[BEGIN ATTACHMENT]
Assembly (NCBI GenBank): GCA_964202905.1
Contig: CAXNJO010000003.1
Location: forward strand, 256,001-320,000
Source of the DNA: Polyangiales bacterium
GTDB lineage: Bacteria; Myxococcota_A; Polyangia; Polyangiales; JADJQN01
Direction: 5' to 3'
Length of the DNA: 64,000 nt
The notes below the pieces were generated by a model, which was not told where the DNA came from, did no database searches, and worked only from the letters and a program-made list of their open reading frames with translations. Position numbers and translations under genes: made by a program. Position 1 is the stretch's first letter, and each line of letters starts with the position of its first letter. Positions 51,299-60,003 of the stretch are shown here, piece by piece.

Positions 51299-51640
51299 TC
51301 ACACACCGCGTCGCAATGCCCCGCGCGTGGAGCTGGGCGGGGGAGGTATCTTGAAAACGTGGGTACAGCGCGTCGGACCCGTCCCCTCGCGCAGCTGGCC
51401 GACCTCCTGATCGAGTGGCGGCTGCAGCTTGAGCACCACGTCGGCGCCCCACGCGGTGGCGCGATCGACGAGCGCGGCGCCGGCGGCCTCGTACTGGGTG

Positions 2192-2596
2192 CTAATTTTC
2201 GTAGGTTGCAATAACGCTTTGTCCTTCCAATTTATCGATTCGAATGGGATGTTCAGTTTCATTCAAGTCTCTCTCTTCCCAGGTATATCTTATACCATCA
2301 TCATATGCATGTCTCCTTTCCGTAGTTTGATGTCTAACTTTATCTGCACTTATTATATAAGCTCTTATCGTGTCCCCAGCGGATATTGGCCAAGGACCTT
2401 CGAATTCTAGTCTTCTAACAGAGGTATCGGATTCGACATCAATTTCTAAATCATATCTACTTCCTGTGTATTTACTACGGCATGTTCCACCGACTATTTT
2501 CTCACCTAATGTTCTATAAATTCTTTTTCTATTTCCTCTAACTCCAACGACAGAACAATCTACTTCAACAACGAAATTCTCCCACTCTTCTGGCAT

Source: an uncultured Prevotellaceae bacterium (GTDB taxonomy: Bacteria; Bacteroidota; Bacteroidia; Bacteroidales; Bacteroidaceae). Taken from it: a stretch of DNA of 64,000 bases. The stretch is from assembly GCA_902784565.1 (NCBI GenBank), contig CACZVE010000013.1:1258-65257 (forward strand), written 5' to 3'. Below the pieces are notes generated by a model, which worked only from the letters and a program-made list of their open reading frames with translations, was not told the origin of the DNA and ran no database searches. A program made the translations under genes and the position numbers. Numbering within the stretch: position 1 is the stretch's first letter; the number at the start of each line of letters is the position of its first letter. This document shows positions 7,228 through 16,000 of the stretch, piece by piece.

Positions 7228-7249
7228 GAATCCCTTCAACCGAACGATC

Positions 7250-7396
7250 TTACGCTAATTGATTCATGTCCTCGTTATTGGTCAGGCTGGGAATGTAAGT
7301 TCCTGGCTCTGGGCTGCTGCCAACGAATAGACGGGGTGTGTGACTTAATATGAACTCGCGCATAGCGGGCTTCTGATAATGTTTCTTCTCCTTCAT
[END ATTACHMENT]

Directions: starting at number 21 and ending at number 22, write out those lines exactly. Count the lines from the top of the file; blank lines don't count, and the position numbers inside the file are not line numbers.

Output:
7228 GAATCCCTTCAACCGAACGATC

Positions 7250-7396